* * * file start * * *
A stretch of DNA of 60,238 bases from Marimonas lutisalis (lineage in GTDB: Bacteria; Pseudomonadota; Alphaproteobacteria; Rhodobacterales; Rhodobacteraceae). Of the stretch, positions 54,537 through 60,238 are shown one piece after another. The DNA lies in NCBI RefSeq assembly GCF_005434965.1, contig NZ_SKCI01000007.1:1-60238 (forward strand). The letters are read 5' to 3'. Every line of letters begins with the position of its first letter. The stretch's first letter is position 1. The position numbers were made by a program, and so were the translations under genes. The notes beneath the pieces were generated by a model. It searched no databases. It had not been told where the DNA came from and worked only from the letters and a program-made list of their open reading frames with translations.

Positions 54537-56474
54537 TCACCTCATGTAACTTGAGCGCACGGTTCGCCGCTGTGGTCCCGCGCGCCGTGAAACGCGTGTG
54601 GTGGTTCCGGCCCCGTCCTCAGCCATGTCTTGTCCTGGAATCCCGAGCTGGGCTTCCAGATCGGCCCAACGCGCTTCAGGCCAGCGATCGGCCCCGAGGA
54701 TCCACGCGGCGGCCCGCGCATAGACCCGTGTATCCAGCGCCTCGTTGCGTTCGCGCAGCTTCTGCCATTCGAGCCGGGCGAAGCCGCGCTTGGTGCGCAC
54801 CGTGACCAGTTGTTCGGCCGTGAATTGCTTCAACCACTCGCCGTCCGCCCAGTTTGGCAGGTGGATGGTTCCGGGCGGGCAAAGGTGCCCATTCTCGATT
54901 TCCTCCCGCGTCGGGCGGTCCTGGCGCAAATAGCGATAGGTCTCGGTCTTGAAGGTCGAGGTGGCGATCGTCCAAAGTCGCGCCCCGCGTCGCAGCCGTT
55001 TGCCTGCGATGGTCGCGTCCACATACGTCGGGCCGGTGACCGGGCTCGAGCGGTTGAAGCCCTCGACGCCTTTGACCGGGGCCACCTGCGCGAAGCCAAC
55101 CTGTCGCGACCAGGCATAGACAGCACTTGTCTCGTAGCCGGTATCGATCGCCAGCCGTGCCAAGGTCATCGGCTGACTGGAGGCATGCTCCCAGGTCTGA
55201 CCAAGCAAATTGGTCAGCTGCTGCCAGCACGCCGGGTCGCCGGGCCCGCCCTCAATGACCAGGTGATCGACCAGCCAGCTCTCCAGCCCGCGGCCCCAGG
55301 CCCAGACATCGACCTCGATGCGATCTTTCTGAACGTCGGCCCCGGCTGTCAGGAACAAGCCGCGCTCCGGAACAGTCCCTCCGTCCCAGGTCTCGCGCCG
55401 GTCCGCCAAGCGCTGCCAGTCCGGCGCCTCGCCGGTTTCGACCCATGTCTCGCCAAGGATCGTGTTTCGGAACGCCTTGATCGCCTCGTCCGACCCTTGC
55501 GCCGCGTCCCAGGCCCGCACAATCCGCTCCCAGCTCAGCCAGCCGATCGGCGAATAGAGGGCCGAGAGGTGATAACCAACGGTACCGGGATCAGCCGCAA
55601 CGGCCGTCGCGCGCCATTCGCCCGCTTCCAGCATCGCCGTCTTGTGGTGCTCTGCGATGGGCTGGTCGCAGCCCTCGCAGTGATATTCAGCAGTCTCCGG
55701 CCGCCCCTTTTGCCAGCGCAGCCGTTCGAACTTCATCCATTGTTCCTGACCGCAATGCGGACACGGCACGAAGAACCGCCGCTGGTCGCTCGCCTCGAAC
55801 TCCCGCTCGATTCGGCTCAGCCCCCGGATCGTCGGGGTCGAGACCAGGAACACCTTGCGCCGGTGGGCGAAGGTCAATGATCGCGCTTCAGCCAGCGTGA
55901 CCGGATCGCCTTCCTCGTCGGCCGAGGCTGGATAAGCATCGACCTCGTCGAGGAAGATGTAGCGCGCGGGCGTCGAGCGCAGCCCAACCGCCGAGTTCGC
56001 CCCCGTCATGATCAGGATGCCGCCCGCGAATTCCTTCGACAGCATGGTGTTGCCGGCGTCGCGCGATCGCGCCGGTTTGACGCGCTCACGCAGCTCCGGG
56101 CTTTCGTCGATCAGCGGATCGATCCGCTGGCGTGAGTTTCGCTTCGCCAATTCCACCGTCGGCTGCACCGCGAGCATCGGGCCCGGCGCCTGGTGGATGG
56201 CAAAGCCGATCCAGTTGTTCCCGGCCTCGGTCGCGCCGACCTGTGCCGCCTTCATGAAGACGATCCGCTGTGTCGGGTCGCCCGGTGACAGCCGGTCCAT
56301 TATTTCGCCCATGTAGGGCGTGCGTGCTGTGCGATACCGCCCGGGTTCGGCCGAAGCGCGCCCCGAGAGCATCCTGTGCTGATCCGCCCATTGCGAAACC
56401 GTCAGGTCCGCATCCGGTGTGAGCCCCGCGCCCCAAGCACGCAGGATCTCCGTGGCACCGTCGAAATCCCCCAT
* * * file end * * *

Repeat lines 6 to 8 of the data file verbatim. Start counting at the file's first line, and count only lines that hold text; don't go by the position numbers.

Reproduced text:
54801 CGTGACCAGTTGTTCGGCCGTGAATTGCTTCAACCACTCGCCGTCCGCCCAGTTTGGCAGGTGGATGGTTCCGGGCGGGCAAAGGTGCCCATTCTCGATT
54901 TCCTCCCGCGTCGGGCGGTCCTGGCGCAAATAGCGATAGGTCTCGGTCTTGAAGGTCGAGGTGGCGATCGTCCAAAGTCGCGCCCCGCGTCGCAGCCGTT
55001 TGCCTGCGATGGTCGCGTCCACATACGTCGGGCCGGTGACCGGGCTCGAGCGGTTGAAGCCCTCGACGCCTTTGACCGGGGCCACCTGCGCGAAGCCAAC